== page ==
While I cannot access this feeling directly now, I do remember thinking that his mess was “cute” when I first met him. I remember beholding it as an exotic curiosity, wondering “how did that happen?” when I saw that so many layers of lint had collected on the vent in his bathroom that it looked like it was growing a beard. And the dishes in the bathtub, that was just funny! As someone who savors unlikely pairings, I sort of enjoyed drinking fine wine next to a terrarium that housed a king snake (but not enough to keep the snake). And the piles of books on castle building next to the essential guide to animal husbandry and how to teach yourself ancient Greek? Interesting. The tomes on archeology looked intriguing and their placement atop a large mound of sauce pans/junk mail/video cassettes from the 80s? How surprisingly relevant.
One thing I can say about that first apartment we eventually shared is that it was full of surprises. And cleaning it up (or taming it somewhat) gave me an opportunity to impress his friends. What happened to that pile of laundry? and his mother How on earth did you get him to get rid of that snake! So it served its purpose. To this day I know his mother assuages her contempt for my parental incompetence with the thought, but she got rid of the snake!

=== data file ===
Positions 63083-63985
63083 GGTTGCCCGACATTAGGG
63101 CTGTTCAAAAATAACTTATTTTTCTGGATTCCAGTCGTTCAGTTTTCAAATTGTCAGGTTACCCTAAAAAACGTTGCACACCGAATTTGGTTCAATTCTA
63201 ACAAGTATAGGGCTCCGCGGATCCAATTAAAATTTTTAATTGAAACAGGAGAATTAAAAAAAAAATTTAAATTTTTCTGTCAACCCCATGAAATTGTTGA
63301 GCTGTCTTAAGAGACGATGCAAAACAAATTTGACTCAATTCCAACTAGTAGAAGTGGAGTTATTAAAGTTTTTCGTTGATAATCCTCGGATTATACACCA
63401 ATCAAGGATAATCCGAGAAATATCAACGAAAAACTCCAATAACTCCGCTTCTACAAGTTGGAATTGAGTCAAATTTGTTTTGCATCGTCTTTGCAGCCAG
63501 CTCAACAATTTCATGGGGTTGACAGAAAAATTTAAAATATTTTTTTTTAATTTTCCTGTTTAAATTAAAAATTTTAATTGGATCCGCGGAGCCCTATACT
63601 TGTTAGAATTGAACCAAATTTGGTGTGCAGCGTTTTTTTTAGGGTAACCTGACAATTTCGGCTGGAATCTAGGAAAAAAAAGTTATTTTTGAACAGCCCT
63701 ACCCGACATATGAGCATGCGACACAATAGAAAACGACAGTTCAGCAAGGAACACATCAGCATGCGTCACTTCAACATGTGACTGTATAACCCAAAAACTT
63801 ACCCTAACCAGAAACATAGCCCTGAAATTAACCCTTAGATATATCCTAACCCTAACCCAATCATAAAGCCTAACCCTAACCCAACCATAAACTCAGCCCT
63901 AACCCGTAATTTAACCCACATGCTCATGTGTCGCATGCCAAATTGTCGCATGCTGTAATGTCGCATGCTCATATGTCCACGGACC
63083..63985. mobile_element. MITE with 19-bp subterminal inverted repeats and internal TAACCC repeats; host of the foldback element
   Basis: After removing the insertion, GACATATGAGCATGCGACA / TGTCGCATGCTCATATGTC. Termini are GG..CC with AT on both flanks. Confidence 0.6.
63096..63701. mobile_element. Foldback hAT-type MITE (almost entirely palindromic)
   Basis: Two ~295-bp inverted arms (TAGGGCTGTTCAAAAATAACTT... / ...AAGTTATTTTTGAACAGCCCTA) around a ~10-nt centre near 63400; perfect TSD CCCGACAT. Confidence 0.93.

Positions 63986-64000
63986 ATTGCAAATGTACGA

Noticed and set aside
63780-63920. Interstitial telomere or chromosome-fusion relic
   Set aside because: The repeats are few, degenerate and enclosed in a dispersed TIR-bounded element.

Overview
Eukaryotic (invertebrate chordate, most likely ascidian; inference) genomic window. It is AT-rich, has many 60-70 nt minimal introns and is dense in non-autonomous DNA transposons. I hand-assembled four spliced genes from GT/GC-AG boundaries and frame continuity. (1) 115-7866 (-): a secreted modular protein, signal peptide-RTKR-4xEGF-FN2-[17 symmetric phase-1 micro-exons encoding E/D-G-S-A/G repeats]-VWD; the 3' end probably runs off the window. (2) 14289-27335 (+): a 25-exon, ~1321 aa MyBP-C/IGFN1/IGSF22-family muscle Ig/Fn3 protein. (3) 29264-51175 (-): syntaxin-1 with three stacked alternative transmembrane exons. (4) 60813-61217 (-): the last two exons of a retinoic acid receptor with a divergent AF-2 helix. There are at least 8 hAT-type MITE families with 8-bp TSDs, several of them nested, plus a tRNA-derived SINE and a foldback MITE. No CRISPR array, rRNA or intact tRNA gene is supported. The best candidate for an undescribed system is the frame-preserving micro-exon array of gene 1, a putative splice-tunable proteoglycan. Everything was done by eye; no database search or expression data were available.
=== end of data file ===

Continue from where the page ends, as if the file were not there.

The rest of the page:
I did get rid of the snake. And I did tame the mess. But make no mistake, while some might describe me as an “appealing oddball,” no one would ever call me a “neat freak.” True neat freaks, like my brother-in-law, for example can’t set foot in our much improved (but still pretty messy) state of disorder without first taking some anti-convulsant medication. I, myself, am not a neat person so why does it come as a surprise that I have spent these last years living on the set from Sanford and Son? What should surprise me is that it drives me crazy. I got just what I ordered. Things haven’t changed.
It is true that pink doggie has never disappointed me. But that probably has more to do with the fact that I only ever wanted him to sit on a shelf than without any great contribution on his part. While pink doggie has never forgotten to flush the toilet and has never left his shoes for me to trip on in the hall, he has never made me dinner. He has never remembered my birthday. He has never laughed at the same jokes and we have never scoffed together at the lunacy that presents itself as “local news.”
More importantly, however, pink doggie has never had any expectations of me. It is sort of a one sided relationship. I can only imagine the tale of woe and neglect he would recount if he were able to speak. There was that time you lost me in elementary school after bringing me in for show-and-tell. How could you? And then when you were in college you had your dad FedEx me across the country because you had left me at home. I was terrified! And now, you say you still love me…But we haven’t slept together in 28 years!